All this might be leading to more than simple image anxiety; some have pointed to a new mental-health issue they term penile dysmorphic disorder. “It is a minority of men – and we don’t know how many – but it certainly exists and it’s as damaging as any other body dysmorphia,” says Professor David Veale, of King’s College London, an authority on health anxieties. “These men might seek out surgery, and for a few months they will be happy with the results. But then the same anxieties reappear. So, they seek out further surgery. It becomes a circle. But you cannot keep making your penis bigger. This requires therapy.”
Anxiety is everywhere, floating freely through the air, passing from person to person like a virus on the wings of a sneeze. While some of us feel nervous about our jobs, our health, or our families, others feel a very personal dread about our own bodies. Preoccupied by physical appearances, we can become distracted from what matters most in life, and turn instead to worrying about some highly specific body part. If, by chance, we zero in on the piece of ourselves most closely associated with intimacy — our genitals — we might shut down entirely.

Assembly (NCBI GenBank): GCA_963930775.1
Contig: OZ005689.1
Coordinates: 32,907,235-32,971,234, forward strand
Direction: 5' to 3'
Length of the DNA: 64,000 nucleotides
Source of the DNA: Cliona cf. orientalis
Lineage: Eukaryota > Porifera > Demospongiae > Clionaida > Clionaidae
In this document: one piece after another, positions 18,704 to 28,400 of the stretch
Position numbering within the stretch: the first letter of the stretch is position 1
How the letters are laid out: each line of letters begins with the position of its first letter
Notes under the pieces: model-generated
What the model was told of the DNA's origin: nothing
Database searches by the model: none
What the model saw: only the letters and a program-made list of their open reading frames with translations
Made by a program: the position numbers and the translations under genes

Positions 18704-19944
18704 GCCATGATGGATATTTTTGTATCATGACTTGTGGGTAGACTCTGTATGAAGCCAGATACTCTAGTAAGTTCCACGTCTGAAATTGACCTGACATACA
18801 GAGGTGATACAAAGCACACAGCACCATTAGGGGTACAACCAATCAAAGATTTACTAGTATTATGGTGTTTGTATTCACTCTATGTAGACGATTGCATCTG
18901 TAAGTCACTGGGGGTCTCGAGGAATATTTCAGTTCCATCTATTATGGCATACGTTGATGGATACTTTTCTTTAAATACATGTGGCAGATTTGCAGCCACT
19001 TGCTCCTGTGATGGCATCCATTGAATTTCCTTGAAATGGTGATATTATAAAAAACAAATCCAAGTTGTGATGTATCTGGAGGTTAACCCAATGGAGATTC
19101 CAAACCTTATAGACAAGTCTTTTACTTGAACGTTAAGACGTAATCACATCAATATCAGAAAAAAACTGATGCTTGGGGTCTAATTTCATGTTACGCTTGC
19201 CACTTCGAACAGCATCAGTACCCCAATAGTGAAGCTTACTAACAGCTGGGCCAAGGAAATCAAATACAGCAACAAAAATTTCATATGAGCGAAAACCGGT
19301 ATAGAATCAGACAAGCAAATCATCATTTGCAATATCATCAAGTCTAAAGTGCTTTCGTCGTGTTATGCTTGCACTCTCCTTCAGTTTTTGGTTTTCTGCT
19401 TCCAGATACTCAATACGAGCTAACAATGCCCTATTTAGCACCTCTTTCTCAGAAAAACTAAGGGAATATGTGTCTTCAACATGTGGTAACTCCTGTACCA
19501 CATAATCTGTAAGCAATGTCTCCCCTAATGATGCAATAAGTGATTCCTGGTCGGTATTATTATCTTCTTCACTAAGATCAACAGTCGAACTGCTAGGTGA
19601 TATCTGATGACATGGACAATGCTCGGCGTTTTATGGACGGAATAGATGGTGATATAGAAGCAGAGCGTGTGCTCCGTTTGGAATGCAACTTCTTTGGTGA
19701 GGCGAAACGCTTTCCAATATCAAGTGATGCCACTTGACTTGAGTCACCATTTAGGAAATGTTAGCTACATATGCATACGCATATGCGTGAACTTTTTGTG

Many manufacturers market the products as dietary supplements because the products contain natural ingredients, including vitamins and minerals. When shopping for male enhancement products, read the label carefully. You might find that the product contains the same ingredients as those found in a multivitamin. You should also look at what the product does because not all supplements promise the same thing. Some shoppers want a male enhancement supplement that increases stamina, but some men want a product that only contains natural ingredients.